Maternal exercise during pregnancy improves object recognition memory in adult male offspring
Tuesday, Nov 12, 2013, 8:00 AM - 9:00 AM
++F.02.ff. Learning and memory: Cortical and hippocampal circuits
*A. M. ROBINSON
, D. J. BUCCI;
Psychological and Brain Sci., Dartmouth Col., Hanover, NH
Maternal exercise during pregnancy has been shown to be beneficial for the offspring. However, most studies have looked at the effect of maternal exercise on anxiety and spatial cognition in juvenile or adolescent pups. The present study was designed to test the effect of maternal exercise during pregnancy on recognition memory that relies on the perirhinal cortex (PER) in adult offspring. Male and female Long Evans rats were allowed to mate during a 72-hour period. Pregnant female rats were then assigned to exercise or non-exercise conditions. Rats in the exercise condition had 24 hr access to a running wheel inside their homecages during gestation and rats in the non-exercise condition were housed in cages without wheels. Once pups were born, the wheels were removed and pups stayed with their mothers until being weaned on PND 21. When they were 60 days old, object recognition memory was assessed in 10 male offspring from exercising mothers and 11 male offspring from non-exercising mothers. After being habituated to the testing environment, rats were placed in a plastic tub for 5 min and allowed to explore two identical sample objects. Twenty-four hours later (test session), rats were returned to the tub, which contained one of the sample objects as well as a new, unfamiliar object and given 2 min to investigate the items. A discrimination ratio served as the dependent variable of interest and was calculated as the time spent exploring the novel object divided by total time spent exploring both objects. There were no group differences in time spent exploring the objects during the sample session (p>0.15). During the test session, however, the offspring of exercising mothers were able to successfully discriminate between novel and familiar objects (p<0.03) in that they spent more time exploring the novel object than the familiar object. The offspring of non-exercising mothers were not able to successfully discriminate between objects (p>0.6) and spent an equal amount of time with both objects. This result was obtained again when rats were tested two weeks later with a different set of objects. A subset of rats underwent a third object recognition test and were euthanized 1 hr later to assess c-FOS expression in the PER. There was a significant group difference in that the offspring of exercising mothers had more c-FOS expression in the PER than the offspring of non-exercising mothers (p<0.006). These results indicate that maternal exercise during pregnancy can improve object recognition memory that relies on the PER in male offspring and these effects last into adulthood.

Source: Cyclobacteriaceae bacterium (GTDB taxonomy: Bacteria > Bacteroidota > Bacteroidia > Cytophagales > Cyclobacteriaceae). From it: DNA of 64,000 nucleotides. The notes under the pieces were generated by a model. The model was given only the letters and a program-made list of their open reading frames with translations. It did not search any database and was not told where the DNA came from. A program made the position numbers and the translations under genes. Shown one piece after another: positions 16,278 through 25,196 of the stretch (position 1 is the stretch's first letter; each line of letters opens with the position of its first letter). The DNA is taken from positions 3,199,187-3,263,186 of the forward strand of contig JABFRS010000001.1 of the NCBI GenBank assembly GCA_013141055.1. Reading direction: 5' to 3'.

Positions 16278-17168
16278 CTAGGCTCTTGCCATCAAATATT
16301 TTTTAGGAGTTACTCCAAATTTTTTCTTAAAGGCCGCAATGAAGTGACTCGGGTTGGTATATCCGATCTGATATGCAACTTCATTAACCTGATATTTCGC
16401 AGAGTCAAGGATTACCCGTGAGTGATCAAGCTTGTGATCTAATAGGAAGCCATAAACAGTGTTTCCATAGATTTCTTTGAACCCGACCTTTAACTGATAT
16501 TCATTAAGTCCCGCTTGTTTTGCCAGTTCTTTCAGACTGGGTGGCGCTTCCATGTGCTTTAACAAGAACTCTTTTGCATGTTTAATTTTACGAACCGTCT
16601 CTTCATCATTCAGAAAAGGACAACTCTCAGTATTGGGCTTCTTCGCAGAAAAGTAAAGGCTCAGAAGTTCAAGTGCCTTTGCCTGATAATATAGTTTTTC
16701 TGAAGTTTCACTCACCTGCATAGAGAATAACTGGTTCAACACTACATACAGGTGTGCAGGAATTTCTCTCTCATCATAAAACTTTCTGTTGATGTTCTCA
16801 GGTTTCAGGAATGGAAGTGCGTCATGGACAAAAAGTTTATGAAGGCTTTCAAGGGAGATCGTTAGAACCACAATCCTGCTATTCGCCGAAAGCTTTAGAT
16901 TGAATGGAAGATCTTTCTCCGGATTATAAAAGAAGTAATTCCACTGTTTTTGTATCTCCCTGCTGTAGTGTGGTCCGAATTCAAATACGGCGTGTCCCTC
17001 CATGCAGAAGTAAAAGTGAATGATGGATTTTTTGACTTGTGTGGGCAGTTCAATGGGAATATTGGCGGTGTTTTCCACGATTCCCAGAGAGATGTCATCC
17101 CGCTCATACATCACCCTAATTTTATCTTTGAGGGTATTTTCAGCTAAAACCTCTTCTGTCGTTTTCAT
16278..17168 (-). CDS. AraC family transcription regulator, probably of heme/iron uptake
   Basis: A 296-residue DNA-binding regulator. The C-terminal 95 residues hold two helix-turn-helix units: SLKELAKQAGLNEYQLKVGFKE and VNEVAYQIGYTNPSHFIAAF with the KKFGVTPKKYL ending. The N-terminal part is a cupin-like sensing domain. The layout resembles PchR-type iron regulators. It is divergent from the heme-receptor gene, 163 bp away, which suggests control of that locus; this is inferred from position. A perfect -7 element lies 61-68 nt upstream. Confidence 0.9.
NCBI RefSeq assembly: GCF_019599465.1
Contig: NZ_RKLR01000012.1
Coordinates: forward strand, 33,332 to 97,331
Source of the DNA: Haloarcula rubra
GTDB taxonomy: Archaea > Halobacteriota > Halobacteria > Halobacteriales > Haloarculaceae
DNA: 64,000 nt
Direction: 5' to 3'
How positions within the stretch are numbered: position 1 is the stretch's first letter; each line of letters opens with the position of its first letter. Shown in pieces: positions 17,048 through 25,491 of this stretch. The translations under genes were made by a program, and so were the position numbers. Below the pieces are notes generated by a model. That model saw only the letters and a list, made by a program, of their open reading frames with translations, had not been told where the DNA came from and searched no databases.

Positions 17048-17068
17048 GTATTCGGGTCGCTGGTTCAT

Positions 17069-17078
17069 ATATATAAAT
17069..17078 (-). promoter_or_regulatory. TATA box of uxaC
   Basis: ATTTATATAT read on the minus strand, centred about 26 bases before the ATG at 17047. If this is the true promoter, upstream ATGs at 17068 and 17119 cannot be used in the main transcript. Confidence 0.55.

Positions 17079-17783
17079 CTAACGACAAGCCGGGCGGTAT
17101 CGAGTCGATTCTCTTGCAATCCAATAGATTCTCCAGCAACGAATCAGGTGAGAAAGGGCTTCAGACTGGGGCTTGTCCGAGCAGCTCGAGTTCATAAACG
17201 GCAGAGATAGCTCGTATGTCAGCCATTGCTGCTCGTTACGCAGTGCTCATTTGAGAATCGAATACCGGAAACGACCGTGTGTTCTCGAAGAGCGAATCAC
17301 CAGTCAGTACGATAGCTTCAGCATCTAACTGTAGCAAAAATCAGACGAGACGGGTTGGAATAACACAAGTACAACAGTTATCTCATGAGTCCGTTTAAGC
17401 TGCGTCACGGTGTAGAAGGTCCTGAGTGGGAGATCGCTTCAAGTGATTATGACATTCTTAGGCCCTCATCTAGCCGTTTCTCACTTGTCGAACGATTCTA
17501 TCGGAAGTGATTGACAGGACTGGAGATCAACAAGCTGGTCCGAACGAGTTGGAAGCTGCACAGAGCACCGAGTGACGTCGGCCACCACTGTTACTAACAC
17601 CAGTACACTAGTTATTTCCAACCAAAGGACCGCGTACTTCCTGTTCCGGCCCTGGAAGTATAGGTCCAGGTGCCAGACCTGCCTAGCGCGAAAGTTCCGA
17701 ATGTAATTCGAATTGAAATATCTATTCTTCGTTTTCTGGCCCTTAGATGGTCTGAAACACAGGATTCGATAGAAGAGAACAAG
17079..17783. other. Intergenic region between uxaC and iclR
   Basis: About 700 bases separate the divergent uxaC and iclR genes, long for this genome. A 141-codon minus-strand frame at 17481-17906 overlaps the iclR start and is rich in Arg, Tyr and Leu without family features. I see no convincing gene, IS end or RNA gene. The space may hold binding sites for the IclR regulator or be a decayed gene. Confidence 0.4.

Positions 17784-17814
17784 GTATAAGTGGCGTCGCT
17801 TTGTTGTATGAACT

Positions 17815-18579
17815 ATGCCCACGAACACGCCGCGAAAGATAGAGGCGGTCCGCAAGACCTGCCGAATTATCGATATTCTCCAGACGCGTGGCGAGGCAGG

NIH Grant R01MH082893
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